Turkish Radiohead fans attacked for 'consuming alcohol'

2016-06-19 08:34

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Istanbul - Turkish media reports say a group of men stormed a record store in Istanbul and attacked fans of a British pop group who were attending an album-listening event, claiming that they were "drinking beer during Ramadan".

Unidentified attackers, apparently upset that people were listening to music and consuming alcohol during the Muslim holy month of Ramadan, forcibly entered the shop, shouted at employees and beat fans of Radiohead with pipes on Friday, according to the reports.

The record shop, Velvet Indieground, is owned by Seogu Lee, a South Korean national.

Skirmishes between police and protesters broke out on Saturday near the Velvet Indieground as hundreds of people rallied against the previous night's attack.

Several people were detained, the DPA news agency reported, while Turkish police used tear gas and water cannon to disperse the crowd.

Video of Friday's attack was live-streamed on the smarphone app Periscope and later widely shared on social media.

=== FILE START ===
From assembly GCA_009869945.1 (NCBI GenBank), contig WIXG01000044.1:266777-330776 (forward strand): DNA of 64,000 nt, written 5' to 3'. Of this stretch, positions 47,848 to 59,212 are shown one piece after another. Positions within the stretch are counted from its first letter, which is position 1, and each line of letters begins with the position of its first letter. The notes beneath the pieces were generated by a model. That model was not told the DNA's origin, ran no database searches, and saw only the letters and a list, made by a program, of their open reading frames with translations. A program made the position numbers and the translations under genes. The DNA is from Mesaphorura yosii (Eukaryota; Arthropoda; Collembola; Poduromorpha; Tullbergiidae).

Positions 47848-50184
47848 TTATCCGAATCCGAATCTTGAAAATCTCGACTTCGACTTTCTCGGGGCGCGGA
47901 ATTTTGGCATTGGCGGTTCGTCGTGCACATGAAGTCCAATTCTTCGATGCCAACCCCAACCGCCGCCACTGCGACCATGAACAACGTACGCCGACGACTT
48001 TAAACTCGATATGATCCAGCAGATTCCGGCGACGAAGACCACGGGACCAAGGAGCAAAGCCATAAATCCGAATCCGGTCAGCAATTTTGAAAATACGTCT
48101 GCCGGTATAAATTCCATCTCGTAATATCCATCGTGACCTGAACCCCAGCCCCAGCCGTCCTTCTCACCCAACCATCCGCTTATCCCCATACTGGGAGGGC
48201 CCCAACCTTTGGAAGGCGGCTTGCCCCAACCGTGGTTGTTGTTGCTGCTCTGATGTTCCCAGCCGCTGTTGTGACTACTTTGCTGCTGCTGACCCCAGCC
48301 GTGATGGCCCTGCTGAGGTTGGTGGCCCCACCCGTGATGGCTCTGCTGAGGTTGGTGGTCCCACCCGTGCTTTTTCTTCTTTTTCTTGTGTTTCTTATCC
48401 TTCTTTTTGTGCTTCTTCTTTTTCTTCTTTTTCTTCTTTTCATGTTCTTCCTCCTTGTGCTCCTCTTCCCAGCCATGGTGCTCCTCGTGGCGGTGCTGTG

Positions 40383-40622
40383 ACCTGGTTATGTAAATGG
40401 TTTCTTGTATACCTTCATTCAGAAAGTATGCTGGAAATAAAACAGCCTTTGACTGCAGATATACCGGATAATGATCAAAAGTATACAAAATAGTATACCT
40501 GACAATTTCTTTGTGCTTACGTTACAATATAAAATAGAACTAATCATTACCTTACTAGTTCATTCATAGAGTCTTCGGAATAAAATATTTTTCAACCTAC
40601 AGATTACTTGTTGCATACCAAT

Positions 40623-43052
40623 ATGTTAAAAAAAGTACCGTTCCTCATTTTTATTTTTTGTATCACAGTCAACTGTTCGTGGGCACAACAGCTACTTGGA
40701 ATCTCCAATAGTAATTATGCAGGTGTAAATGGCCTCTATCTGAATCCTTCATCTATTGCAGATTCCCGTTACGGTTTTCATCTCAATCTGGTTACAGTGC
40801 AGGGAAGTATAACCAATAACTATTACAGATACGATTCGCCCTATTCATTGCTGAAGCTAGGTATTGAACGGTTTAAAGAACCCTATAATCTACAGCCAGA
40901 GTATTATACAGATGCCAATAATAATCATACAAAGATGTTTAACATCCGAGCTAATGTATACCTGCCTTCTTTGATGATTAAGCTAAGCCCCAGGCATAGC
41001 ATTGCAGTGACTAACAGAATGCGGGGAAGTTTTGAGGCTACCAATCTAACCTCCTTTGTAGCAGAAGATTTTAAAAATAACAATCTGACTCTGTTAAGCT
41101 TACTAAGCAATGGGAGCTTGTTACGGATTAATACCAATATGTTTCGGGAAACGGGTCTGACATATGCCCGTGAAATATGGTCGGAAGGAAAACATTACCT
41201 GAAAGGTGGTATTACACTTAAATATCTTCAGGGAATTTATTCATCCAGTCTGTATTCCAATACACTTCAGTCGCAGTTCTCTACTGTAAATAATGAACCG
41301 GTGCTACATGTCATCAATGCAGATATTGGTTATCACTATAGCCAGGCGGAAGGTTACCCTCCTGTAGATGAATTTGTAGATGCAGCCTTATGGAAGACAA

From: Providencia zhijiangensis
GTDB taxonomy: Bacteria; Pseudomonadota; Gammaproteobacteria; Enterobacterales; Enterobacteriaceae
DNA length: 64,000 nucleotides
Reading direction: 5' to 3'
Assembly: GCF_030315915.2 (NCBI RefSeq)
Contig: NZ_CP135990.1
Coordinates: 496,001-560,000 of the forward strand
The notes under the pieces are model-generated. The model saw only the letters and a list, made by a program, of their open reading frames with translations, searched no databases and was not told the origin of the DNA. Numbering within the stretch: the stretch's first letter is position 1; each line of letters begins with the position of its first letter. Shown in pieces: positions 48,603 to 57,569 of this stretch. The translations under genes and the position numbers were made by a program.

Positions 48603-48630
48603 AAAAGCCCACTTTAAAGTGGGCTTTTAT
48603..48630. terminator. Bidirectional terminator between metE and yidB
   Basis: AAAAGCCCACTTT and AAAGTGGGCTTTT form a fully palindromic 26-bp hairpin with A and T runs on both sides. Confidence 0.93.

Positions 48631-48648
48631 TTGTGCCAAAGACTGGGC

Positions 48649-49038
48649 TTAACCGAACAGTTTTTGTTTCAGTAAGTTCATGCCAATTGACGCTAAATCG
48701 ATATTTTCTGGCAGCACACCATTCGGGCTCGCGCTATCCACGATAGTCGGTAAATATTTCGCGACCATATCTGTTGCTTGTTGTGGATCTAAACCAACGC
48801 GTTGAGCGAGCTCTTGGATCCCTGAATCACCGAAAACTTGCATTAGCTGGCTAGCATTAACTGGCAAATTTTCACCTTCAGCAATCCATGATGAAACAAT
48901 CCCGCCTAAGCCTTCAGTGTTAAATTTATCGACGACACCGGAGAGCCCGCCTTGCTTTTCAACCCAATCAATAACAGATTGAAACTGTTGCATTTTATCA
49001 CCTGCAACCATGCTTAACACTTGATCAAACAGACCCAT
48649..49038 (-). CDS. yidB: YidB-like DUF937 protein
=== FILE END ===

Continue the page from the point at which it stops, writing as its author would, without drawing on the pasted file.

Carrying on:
The hashtag #Firuzaga, referring to the neighbourhood where the attack occurred, was trending on Twitter on Saturday, with most social media users condemning the attackers' "intolerance" and "twisted understanding of Islam and Ramadan".

The Istanbul event was part of a global listening party in support of Radiohead's new album, A Moon Shaped Pool, and included specially curated playlists and games.

Radiohead issued a statement saying that their "hearts go out to those attacked".

"We hope that someday we will be able to look back on such acts of violent intolerance as things of the ancient past," the band said.

"For now, we can only offer our fans in Istanbul our love and support."

No one was seriously hurt during the attack, but Turkish media reported that Velvet Indieground was served an eviction notice as a result of Friday's "incident".

"We heard that there had been an incident in the evening," Haydar Tekin, Lee's landlord, told the Turkish newspaper Hurriyet.

"So we asked him to vacate the property."

'Planned assassination'

Ahmet Misbah Demircan, the mayor of Istanbul, issued a statement on his official Twitter account "condemning" the attack.

He called the developments a "planned assassination of social peace".

Demircan appeared to blame the victims for filming the attack but said he does not condone any kind of violence.

"The fact that this incident was associated with fasting and that lifestyle, the way this incident was serviced, is a planned assassination of social peace," he said.

"People who are trying to dynamite the contribution of Ramadan to social solidarity are going to fail, they will lose."

Demircan said the Turkish police was investigating the issue and "those responsible for the attack will be brought to justice".

With reporting by Birce Bora

Read more on:    radiohead  |  turkey

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